In Nashville, the police officers call it "The Iron Segeant" - a grim looking silent witness that is always with them, observing and recording just how their patrol cars operate 24 hours a day. In Washington, it is referred to less decorously as "another of the police department's emtrapment ideas" or "that thing in the truck."

The D.C. Police Department's field inspection division says that whatever it is called, the device-known as a Tac-O-Graph-will reduce accidents and save more than enough money to pay back the city's investment. The device looks like an oversized speedometer with a clock in the middle. The instruments are being installed in 22 District police cars as part of a pilot project to monitor the speed of the car while in operation, idle time, distance traveled, the time the engine is not running, and when the siren and emergency lights are used.

In 1977, according to police officials, D.C. police cars were involved in 416 accidents, costing more than $300,000, not including time lost by injured officers, loss of equipment use during repairs, investigating costs and the cost of early retirement for severely injured officers. Totalling all of these costs up, according to one police official, the average minor "fender bender" - even without injuries-costs about $500.

And $500 is just about what one Tac-O-Graph costs. If it eliminates one accident for each of the cars in which it's installed, police officials figure, it will have paid for itself. Anything more than that is gravy.

All of the information recorded by the device is recorded, minute for minute, on a coated disc locked inside. The device itself is tamper-proof and the information it records is said to be accurate to within one minute, one foot and one mile per hour. The disc is changed daily.

Since police regulations require officers in nonemergency situations to observe speed limits in the city (25 mph unless posted otherwise), the Tac-O-Graph will, in effect, catch police speeders.

"Obviously," 1st District Captain M. D. Carney said, "the guys do exceed the speed limit sometines, and they do it when they're not using their emergency equipment sometimes and sometimes they have accidents. The object is to cut accidents."

By Jan. 1, 22 of the devices will be installed in scout cars used by police in the 1st District, covering Southwest and lower Northwest Washington.If the pilot project is judged successful there, it will be instituted elsewhere in the city.

The D.C. Fire Department, which has been using Tac-O-Graphs for more than a year, has decided to install them on all ambulances and all other new equipment it purchases.

But nobody likes to have the boss peering over his shoulder all day long, and police officers are no different.

"I see no reason why we should have them," said one officer, who asked not to be identified. "It's just a waste of money." The whole purpose of using the device, according to this officer, "is to see how long we're out of service . . . to see how we're doing our job, and I don't think it's necessary."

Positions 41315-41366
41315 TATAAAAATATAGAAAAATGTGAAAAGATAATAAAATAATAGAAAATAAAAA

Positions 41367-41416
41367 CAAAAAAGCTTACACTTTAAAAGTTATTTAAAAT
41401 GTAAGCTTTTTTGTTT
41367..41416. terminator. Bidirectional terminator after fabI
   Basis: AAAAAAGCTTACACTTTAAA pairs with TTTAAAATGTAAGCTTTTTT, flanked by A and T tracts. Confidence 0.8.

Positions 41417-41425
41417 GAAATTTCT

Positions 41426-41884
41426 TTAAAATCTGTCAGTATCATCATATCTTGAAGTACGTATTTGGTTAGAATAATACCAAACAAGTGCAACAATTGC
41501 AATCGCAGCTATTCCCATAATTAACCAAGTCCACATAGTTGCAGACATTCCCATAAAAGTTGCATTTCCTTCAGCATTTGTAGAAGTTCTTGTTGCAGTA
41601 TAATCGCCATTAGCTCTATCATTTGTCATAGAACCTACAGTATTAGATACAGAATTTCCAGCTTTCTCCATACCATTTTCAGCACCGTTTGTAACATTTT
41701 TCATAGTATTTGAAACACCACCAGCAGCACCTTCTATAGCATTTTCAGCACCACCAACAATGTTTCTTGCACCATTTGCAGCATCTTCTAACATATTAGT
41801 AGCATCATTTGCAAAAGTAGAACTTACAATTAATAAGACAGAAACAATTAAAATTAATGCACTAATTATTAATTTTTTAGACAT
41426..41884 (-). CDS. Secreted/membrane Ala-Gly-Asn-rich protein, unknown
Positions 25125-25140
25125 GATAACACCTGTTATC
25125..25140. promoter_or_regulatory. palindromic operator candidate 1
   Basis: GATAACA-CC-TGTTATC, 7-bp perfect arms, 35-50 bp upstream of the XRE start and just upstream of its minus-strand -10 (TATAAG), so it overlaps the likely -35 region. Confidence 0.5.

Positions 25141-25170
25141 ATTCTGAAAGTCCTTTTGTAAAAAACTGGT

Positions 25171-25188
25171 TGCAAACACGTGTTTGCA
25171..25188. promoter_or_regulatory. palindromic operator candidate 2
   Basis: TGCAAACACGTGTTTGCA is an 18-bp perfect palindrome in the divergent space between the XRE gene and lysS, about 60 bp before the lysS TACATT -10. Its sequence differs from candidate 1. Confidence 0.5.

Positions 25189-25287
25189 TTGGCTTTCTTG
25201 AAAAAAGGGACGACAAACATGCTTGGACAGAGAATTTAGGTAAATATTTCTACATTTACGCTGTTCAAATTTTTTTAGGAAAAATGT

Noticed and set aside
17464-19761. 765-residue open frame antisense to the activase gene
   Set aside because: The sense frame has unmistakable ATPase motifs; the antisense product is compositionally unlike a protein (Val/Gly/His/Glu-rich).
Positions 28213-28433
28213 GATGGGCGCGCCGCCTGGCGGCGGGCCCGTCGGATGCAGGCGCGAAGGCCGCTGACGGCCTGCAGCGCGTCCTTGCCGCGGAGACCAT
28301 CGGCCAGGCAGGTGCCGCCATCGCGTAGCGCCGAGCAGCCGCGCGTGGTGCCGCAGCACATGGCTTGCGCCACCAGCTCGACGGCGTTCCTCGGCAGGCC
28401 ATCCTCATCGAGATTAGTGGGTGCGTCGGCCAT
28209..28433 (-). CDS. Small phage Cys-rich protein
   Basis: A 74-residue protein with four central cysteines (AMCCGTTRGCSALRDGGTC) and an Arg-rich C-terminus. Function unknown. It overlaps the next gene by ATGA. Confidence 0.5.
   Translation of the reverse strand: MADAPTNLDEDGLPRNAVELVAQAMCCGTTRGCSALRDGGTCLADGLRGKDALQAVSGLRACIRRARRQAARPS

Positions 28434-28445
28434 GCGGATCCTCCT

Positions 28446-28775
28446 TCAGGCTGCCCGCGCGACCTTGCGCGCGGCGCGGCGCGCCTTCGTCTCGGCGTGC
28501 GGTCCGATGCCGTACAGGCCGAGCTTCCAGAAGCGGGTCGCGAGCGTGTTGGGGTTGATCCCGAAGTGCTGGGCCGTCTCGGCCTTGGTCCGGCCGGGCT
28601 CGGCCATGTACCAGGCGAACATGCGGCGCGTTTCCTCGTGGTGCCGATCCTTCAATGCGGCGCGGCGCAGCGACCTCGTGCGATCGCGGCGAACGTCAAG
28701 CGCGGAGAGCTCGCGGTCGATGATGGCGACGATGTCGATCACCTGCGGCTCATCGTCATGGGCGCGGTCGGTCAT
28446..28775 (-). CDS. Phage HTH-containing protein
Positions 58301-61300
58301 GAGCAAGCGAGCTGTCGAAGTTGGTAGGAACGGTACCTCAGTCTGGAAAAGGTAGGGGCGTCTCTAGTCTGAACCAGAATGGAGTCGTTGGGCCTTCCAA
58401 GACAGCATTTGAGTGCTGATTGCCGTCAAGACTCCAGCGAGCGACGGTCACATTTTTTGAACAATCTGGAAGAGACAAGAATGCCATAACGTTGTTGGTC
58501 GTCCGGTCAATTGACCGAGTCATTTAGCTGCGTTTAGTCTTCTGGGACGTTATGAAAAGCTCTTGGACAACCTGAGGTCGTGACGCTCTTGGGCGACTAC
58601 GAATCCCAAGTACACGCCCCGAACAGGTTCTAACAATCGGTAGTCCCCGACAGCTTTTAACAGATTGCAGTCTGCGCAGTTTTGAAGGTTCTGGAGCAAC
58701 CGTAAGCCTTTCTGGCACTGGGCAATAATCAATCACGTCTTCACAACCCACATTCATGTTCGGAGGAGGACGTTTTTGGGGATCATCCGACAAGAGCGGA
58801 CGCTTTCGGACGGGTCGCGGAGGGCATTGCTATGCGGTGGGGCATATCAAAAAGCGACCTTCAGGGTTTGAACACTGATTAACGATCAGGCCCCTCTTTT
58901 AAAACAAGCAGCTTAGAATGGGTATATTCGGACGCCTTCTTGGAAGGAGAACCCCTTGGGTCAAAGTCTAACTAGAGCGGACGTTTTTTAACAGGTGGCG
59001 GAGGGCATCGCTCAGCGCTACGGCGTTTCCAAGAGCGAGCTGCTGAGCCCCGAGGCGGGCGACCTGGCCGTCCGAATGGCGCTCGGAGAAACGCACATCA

Officers foolish enough to try sleeping on the job-"hoodling" as D.C. police officers call it-will be found out by the device. "I think," the officer continued, "they're trying to catch officers-especially on the midnight shift," although he added, "I don't think there's much of that going on."

Other officers expressed similar objections to the device, one noting that he occasionally bends department regulations to respond more quickly than the book allows when another officer calls for assistance.

"Personally," said this officer, who also asked not to be identified, "I feel protecting one of my fellow officers is more important than going 5 or 10 miles over the speed limit."

One superior called the devices "a real morale disaster . . . The whole purpose of them is apparently to reduce accidents, but they're cutting into the officers' hustle."

But other police officers expressed indifference. "I don't believe in driving fast, so it doesn't bother me," said J. J. O'Connor.

Police officials insist that the reason for installing the devices is to reduce accidents. "There's no denying that it can be an asset to management," said Lt. James Teague of the department's field inspection division, "but it's being installed primarily as a safety devide . . . I think what most of the fellows fear is that they'll be used in a negative way. If a guy's doing his job, he's got nothing to worry about."

Teague cited one instance, in Nashville, in which an officer who had opposed the "Iron Segeant" later became a believer.

After being suspended for 15 days for dismantling the device, the Nashville police officer was involved in a traffic accident while on patrol. He claim he had his emergency lights and siren on. The person he struck said he did not. The testimony of the "Iron Segeant," admitted in the court case, corroborated the police officer.

Teague, who said he used to be in a scout car himself, expressed little sympathy for officers who bend the rules. "It's our job to enforce rules, so we have to abide by them ourselves," he said, adding, "They wouldn't do it if the sergeant were riding by them in the front seat."

And in a sense, Teague said, he will.